Wednesday, October 20

Employers fret over EIS

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Jonathan Chai

KUCHING: The Kuching Chinese General Chamber of Commerce and Industry (KCGCCI) disagrees that the Employment Insurance Scheme (EIS) will not burden employers in terms of costs.

Its secretary-general Jonathan Chai said under the proposed scheme, employers would have a statutory duty to make contributions and this clearly would increase the cost of operating businesses.

“How could you say that EIS will not increase the operating costs of business when businesses will be required to make contributions every month if the government decides to go ahead with the scheme?

“The remarks of the economist concerned were made on, among others, the assumption that retrenchment of workers happened to pace for automation and upgrading of technology.

“According to the economist, the proposed scheme would make it cheaper for employers to lay off workers in order to upgrade their technology and automate their businesses compared with the current workers’ protection.

“But not all employers who contribute to the scheme will go for upgrading of technology and if any employers intend to do so, they themselves should be the one responsible to deal with the retrenchment of their workers and not from the pool of funds where others are made to pay,” said Chai.

He said this yesterday in response to director of the Social Security Research Centre, Faculty of Economics and Administration, Universiti Malaya Prof Datuk Dr Norma Mansor, who had recently asserted that EIS would not burden employers in terms of costs.

Chai said they “do not want any errant employers to take advantage of the proposed scheme where others are made to suffer, especially when someone is financially capable of upgrading the technology of his or her business.”

He felt that the business concerned should be responsible for dealing with the lay-off benefits of its retrenched workers under the prevailing law.

“Unlike the Employees Provident Fund (EPF), when employees and employers make their contributions to the proposed EIS, employees will only benefit when they are being retrenched.

“Looking at the relatively small percentage of workers retrenched annually in this country, we don’t need a pool of funds serving such purpose at the expense of the private sector,” he pointed out.

Chai said the sizable amount deployed in maintaining the proposed EIS “is self-defeating and contentious”.

“If at all there is any additional protection or benefits required to be given to the retrenched workers, on top of the subsisting benefits provided under the prevailing law and social safety net, the government should be duty-bound to make such arrangements.”

He said there had been a series of policies put in place lately to escalate the costs of running business in the current difficult business environment and deteriorating economy.

“Among the examples are the minimum wages policy and levies on foreign workers. And if the government goes ahead with implementing the proposed EIS, it will definitely be a blow to local businesses, affecting their sustainability or even survival,” he added.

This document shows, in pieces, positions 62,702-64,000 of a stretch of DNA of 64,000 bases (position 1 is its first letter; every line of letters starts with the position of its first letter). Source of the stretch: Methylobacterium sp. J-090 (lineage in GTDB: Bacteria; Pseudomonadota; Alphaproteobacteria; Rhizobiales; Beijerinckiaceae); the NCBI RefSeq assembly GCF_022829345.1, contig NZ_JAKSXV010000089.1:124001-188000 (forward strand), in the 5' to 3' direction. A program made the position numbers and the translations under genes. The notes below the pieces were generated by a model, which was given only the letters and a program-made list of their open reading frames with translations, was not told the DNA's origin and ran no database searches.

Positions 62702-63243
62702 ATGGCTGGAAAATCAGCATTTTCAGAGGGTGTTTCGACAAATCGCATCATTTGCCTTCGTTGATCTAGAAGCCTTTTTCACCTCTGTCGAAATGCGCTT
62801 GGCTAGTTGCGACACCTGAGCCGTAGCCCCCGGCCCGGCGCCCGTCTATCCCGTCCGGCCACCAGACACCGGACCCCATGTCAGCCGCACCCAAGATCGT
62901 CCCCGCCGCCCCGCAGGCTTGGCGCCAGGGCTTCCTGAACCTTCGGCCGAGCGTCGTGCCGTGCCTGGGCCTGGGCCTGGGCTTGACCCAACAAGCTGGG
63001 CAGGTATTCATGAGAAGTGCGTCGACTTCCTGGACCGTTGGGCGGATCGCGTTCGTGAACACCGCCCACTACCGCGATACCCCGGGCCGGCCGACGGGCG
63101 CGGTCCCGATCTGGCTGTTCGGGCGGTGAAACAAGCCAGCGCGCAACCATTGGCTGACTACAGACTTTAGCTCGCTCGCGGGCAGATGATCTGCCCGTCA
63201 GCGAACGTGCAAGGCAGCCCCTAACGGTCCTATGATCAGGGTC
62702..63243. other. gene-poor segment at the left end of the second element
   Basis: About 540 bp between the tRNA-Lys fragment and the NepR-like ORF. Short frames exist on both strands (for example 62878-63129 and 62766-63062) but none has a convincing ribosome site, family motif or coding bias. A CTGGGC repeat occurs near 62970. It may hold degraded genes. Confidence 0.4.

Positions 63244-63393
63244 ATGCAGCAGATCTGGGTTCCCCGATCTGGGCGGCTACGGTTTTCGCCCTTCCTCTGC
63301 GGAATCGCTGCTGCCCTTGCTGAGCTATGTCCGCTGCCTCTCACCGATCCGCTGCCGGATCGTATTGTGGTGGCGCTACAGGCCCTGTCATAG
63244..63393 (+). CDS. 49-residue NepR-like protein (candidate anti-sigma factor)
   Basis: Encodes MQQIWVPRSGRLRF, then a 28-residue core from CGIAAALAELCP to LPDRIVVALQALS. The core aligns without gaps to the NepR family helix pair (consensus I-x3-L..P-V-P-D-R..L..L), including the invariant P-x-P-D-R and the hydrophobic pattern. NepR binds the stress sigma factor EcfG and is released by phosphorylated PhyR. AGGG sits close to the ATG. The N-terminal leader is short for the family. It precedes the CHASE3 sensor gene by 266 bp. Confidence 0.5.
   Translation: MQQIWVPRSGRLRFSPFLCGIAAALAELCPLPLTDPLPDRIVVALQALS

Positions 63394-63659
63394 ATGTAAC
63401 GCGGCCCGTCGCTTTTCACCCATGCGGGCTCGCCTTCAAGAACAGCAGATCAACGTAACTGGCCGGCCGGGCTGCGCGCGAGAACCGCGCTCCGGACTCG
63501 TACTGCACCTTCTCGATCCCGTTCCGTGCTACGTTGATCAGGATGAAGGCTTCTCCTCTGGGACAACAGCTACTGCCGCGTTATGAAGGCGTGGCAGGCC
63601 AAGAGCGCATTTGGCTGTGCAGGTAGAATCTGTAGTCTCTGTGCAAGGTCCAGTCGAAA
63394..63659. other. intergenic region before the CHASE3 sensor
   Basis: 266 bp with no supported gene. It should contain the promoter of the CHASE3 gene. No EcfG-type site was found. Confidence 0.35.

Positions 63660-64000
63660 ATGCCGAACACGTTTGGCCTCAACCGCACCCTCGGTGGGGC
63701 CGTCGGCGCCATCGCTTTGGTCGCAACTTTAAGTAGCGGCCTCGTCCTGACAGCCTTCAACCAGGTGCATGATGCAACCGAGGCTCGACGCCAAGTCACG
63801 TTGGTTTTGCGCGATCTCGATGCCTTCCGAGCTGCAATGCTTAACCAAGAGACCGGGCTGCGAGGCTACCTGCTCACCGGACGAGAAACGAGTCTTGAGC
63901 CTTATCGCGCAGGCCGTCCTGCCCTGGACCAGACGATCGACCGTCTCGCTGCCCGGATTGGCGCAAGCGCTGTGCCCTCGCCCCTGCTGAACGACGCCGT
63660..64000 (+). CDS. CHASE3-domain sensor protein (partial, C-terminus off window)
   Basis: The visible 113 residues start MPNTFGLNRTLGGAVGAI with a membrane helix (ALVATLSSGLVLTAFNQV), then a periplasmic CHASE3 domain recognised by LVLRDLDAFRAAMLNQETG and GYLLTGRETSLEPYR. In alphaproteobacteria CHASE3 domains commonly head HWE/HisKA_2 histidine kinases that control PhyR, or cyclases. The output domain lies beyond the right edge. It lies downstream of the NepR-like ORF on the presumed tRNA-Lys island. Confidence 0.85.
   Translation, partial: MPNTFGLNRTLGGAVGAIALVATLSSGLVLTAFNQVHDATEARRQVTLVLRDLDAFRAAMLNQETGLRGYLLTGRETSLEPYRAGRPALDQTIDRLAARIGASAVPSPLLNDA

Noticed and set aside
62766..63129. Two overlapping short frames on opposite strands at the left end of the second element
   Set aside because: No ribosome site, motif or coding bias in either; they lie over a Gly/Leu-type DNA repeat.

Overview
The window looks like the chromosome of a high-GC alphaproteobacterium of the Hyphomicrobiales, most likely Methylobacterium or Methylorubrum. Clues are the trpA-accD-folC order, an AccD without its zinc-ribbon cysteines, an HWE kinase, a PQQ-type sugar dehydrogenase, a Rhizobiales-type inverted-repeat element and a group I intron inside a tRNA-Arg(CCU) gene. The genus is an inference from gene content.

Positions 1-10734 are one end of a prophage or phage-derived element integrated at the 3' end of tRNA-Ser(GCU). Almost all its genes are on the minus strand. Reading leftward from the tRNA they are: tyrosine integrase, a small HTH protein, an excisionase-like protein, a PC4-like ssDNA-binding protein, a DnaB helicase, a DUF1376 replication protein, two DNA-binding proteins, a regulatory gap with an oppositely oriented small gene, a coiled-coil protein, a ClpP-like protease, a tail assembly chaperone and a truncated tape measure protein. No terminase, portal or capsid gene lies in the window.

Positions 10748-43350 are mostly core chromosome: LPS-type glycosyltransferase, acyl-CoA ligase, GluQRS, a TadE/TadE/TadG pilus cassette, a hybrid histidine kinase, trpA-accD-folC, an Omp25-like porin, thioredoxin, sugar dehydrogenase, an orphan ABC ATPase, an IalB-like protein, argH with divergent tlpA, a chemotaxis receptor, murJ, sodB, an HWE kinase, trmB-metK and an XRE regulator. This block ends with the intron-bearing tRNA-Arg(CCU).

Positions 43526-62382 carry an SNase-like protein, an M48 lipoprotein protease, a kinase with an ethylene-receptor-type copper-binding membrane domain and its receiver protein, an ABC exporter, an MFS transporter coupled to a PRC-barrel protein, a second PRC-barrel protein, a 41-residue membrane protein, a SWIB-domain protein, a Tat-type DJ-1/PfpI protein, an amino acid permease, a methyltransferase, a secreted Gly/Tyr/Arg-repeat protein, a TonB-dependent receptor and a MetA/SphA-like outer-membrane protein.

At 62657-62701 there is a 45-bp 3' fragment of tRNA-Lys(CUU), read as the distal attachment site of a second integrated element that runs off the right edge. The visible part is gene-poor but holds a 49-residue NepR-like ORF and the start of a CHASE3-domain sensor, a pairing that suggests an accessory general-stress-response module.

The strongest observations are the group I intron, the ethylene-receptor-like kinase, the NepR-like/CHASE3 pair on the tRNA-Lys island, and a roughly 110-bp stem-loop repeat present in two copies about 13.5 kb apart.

On Saturday, Norma told Bernama that the contributions towards the EIS fund would be made by both employers and employees under the new scheme.

According to her, the proposed EIS would make it cheaper for employers to lay off workers in order to upgrade their technology and automate their businesses compared with the current workers’ protection scheme.

“When we talk about lay-off and the termination benefits, (currently) the responsibility falls on the employers alone and they are supposed to pay an equivalent of 4.5 months of the terminated worker’s salary. And it is only covering workers earning RM2,000 and below.

“The EIS is contributory, where every employee will also have to contribute to the fund. The contribution will go into a pool fund, similar to the EPF, where this fund is going to be invested,” added Norma.

The EIS Bill was tabled for the first reading in Parliament by Human Resources Minister Datuk Seri Richard Riot Jaem last Tuesday.

The novel Bill seeks to extend welfare coverage for the country’s 6.5 million private workers by compelling employers to contribute additional payment and bar them from making cuts to wages and fixed perks.

Clause 24(1) of the Bill states: “[The] Employer shall not, solely by reason of his liability for any contributions payable under this Act, directly or indirectly, reduce the wages of any employee, or discontinue or reduce benefits payable to the employee under the conditions of service which are similar to the benefits conferred by this Act except as provided for in any other written law.”

Employers who are found guilty of violating the rule can be punished with a jail term of up to two years and a maximum fine of RM10,000.

The EIS is primarily aimed at helping provide financial assistance to private workers who lose their jobs until they are able to find new employment.

Retrenched workers will also be given help to search for new jobs, career counselling and training.